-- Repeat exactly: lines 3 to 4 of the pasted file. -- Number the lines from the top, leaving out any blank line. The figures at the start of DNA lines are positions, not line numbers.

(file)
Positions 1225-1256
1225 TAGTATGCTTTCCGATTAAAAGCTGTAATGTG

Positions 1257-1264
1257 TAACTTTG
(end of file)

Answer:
Positions 1257-1264
1257 TAACTTTG